Every business starts with a dream, but economic conditions, poor financial metrics and other factors can create a nightmare scenario for business owners: bankruptcy. Business bankruptcies increased 30% in 2023 in the United States, making this an increasingly common situation for business owners to find themselves in. Learning how to manage your cash flow can help you avoid bankruptcy.
What Constitutes a Bankruptcy Situation?
Filing for bankruptcy is not a decision to take lightly, especially in business. Knowing what constitutes a bankruptcy situation is crucial, as you want to exhaust every other option first before going this route.
Your business may be in a bankruptcy situation if the company is failing, and your personal assets are now at risk. For sole proprietors, this is the most common reason to file for bankruptcy.
Bankruptcy can help protect your personal assets if your business goes under.
Large public corporations may also file for bankruptcy if they find themselves unable to pay their debts.
Types of Business Bankruptcy and Their Implications
There are three main types of business bankruptcy:
- Chapter 7
- Chapter 11
- Chapter 13
Each type has its own implications for businesses.
If your business has no viable future, Chapter 7 (liquidation) may be the best option. Businesses file for Chapter 7 when their debts are so overwhelming that restructuring isn’t feasible. Corporations, sole proprietorships and partnerships can all file for Chapter 7.
With this type of bankruptcy, the court takes possession of the business’s assets and distributes them among creditors. Once all assets have been distributed, the owner of the business is released from any obligation for the debts.
If there is a realistic chance that the business can turn things around, then Chapter 11 (reorganization) may be a viable option. Chapter 11 is commonly used by partnerships and corporations, but sole proprietors can also file for this type of bankruptcy if their income levels are too high to qualify for Chapter 13.
With this type of bankruptcy, the business undergoes a restructuring and continues to operate under a court-appointed trustee. Chapter 11 is an exceptionally complex type of bankruptcy, and it doesn’t always succeed. It can take a year or more to develop and confirm a plan.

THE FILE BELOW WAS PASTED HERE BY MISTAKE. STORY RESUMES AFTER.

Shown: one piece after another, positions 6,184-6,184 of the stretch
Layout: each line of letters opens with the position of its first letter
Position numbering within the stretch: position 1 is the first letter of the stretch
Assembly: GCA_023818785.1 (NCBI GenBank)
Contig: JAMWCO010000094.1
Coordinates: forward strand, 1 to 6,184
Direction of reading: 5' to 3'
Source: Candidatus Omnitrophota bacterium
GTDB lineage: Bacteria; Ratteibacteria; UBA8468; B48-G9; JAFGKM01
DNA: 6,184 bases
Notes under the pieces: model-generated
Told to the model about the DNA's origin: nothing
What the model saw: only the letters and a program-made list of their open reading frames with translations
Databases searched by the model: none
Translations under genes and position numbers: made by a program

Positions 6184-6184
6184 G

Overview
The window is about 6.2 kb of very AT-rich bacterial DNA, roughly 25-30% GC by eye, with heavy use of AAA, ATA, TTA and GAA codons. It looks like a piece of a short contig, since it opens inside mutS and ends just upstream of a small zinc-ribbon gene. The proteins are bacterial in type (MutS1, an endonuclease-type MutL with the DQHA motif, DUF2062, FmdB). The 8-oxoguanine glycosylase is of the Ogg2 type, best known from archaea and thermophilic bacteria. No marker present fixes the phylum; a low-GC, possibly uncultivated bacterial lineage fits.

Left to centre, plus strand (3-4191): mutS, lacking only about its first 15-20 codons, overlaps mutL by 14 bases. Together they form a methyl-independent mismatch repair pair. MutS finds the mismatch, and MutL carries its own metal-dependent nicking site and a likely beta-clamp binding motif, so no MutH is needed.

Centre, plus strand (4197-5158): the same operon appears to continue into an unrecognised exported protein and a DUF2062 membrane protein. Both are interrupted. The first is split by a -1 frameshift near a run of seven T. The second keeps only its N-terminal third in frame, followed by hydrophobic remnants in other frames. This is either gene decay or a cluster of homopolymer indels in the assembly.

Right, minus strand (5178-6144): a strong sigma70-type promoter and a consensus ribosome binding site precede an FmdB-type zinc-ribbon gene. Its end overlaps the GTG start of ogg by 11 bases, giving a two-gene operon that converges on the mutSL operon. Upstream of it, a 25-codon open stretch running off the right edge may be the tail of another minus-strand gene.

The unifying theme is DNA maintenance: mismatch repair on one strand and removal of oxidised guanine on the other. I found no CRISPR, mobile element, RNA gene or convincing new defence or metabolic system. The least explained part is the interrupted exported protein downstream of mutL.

If you operate as a sole proprietor, you can file for Chapter 13 bankruptcy. Chapter 13 is a reorganization bankruptcy that’s generally reserved for individuals. Because there is no distinction between a sole proprietor and an individual, Chapter 13 is an option.
This type of bankruptcy may be favorable if reorganization and not liquidation are the goals. You will create a repayment plan outlining how you will repay your debts.
The Connection Between Cash Flow Management and Bankruptcy
Financial metrics and cash flow management are fun when your cash is growing, but when you enter into a slow business period, they can be challenging. Proper cash flow management during these difficult times can help you avoid bankruptcy.
If you manage cash flow properly, you can:
- Avoid taking on debt
- Pay bills
- Eliminate late fees
- Avoid high interest rates
Once your cash flow is too low, the risk of bankruptcy is higher because it takes just one loan rejection for you to fall behind on payroll and bills and end up closer to bankruptcy.
Strategies for Effective Cash Flow Management to Avoid Bankruptcy
If you want to avoid bankruptcy, it’s best to use technology to monitor your cash flow. A tool like Cash Flow Frog will make it easier to:
- Analyze current cash flow
- Identify low cash flow issues
If you want to avoid bankruptcy, consider the following cash flow strategies:
- Run cash flow projections
- Monitor your expenses
- Automate sending invoices to be paid earlier
- Reduce expenditures
Accounts receivable factoring can provide short-term liquidity, but you can also secure financing options or consolidate debt to save money.
Role of Financial Professionals in Cash Flow Management and Bankruptcy Prevention
Bankruptcy is very serious for small- and medium-sized companies because it can mean the end of your company. Statistically, hundreds of thousands of companies close due to bankruptcy, but if you do file Chapter 13, you can enter a repayment plan and avoid closure.
Financial professionals can help you:
- Understand your business’s finances
- Unlock cash flow opportunities
- Reduce debt
- Eliminate redundant expenses
If you’re facing potential bankruptcy, financial professionals may be able to find strategic measures to avoid this. For example, you may be able to sell off a low-value division of the company and avoid full closure.
Financial professionals will help you find ways to avoid bankruptcy. If you do need to file bankruptcy, they may be able to guide you through it.
Avoid bankruptcy. Period. You need to do everything in your power to not go into bankruptcy as a business. If you do have to claim bankruptcy, work with an accountant to understand if Chapter 7 or Chapter 13 is the better option for you.
The team at the B2B marketing agency Netrocket helped verify the data in this article.